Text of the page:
John Schwartz reminds us to look up occasionally, in the New York Times:
How did you celebrate World U.F.O. Day?
Dang. Nobody seems to remember any more that July 2, 1947 was the day of the Roswell crash in the New Mexico desert (a spacecraft from another world, say some; a test balloon, says the government) that became the touchstone for those who believe aliens have come to Earth.
And they certainly don’t remember that World U.F.O. Day is celebrated by some on June 24, to commemorate the first widely reported U.F.O. sighting by Kenneth Arnold, a pilot who claimed to see what he would call “flying saucers” over Mount Rainier the same year.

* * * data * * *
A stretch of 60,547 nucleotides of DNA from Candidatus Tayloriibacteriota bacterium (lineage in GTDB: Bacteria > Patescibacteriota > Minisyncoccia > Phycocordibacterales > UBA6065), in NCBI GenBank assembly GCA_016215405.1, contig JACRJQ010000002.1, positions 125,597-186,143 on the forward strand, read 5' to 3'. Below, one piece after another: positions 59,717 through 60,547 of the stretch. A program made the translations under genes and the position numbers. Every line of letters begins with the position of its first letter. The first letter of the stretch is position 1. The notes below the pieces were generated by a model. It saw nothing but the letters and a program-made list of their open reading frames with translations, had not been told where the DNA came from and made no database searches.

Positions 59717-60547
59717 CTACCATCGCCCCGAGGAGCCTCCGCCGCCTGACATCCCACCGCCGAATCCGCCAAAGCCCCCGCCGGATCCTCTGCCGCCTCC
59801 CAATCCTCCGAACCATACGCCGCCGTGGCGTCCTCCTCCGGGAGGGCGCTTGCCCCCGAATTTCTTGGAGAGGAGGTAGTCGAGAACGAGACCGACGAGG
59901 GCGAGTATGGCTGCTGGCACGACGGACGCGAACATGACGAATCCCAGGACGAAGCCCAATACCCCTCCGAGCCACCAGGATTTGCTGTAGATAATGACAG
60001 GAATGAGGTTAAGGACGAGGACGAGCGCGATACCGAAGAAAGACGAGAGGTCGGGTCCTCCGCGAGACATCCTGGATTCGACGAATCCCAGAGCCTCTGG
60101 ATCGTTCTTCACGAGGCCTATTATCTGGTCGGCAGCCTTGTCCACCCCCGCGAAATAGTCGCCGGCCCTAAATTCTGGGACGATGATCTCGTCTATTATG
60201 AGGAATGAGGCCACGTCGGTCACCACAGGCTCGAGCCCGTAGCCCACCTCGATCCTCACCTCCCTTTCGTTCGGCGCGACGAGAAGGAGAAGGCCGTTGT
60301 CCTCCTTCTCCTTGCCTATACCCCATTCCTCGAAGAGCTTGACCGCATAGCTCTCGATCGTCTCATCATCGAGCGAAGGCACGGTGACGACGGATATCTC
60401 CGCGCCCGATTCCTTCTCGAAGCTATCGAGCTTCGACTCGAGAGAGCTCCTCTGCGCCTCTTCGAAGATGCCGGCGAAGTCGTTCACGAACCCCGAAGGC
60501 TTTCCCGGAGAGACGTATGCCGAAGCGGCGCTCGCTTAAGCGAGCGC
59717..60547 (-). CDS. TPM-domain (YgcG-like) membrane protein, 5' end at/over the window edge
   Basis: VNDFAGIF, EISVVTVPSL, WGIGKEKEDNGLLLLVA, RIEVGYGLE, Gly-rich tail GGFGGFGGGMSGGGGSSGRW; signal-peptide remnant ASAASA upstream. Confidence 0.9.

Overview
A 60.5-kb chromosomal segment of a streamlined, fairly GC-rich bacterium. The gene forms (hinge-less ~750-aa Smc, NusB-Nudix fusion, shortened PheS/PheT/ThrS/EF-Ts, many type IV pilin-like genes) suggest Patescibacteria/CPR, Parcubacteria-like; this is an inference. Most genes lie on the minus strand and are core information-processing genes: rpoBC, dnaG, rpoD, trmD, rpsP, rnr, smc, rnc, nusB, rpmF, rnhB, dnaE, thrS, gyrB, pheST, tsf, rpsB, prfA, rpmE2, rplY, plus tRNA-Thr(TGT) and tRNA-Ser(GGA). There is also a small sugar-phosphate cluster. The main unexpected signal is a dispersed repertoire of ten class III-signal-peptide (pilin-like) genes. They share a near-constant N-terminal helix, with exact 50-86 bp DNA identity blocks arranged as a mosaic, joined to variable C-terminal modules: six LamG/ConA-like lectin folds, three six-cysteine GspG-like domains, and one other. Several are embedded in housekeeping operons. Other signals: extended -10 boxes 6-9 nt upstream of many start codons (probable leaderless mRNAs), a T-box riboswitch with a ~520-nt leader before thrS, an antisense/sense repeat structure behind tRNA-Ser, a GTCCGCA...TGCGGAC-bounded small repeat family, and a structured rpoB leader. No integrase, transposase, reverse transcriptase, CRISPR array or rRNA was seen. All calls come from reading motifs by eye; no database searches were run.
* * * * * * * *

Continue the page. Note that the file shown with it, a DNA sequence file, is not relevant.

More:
From those days, our cultural love affair with little green men has gone through the stages of many passionate relationships — the fear and hopefulness of “The Day The Earth Stood Still” in 1951; the quirky cuddliness of Ray Walston as “My Favorite Martian” in the ’60s. We laugh, we cry, and then we scream again.
Off screen, however, we seem to have drifted apart: sightings rarely capture the popular imagination. Now that cellphone cameras are all but ubiquitous, there isn’t a moment that can’t be snapped — so if the truth really were out there, we’d see it. And we haven’t.
That isn’t to say that the number of sightings has dwindled. Groups like the National UFO Reporting Center receive hundreds of reports each month, and The Weekly World News supplies the latest in otherworldly headlines. (“Alien Tells Larry King to Leave CNN,” the newspaper reported on June 29.)…
[continues in the New York Times]
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